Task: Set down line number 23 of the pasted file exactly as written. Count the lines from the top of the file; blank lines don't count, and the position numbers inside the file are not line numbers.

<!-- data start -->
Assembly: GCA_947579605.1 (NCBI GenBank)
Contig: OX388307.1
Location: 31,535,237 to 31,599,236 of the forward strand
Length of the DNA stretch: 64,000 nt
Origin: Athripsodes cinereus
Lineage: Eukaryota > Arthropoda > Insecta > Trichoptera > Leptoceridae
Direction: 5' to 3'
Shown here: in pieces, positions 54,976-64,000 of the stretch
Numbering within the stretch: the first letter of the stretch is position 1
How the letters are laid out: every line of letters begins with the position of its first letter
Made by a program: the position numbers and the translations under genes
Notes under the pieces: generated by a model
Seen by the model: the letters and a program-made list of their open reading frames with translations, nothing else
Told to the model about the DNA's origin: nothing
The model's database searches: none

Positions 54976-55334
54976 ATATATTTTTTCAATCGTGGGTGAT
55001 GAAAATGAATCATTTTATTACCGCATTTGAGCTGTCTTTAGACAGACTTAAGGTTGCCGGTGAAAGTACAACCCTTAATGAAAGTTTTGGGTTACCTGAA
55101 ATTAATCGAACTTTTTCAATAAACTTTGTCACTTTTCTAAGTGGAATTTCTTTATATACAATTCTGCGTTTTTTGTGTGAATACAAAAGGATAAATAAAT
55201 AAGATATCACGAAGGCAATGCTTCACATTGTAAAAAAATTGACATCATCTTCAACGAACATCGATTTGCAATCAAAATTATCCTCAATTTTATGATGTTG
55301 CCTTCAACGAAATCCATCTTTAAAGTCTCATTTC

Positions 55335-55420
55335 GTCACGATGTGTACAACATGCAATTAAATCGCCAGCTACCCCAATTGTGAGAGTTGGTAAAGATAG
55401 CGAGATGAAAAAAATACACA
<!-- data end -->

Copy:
55335 GTCACGATGTGTACAACATGCAATTAAATCGCCAGCTACCCCAATTGTGAGAGTTGGTAAAGATAG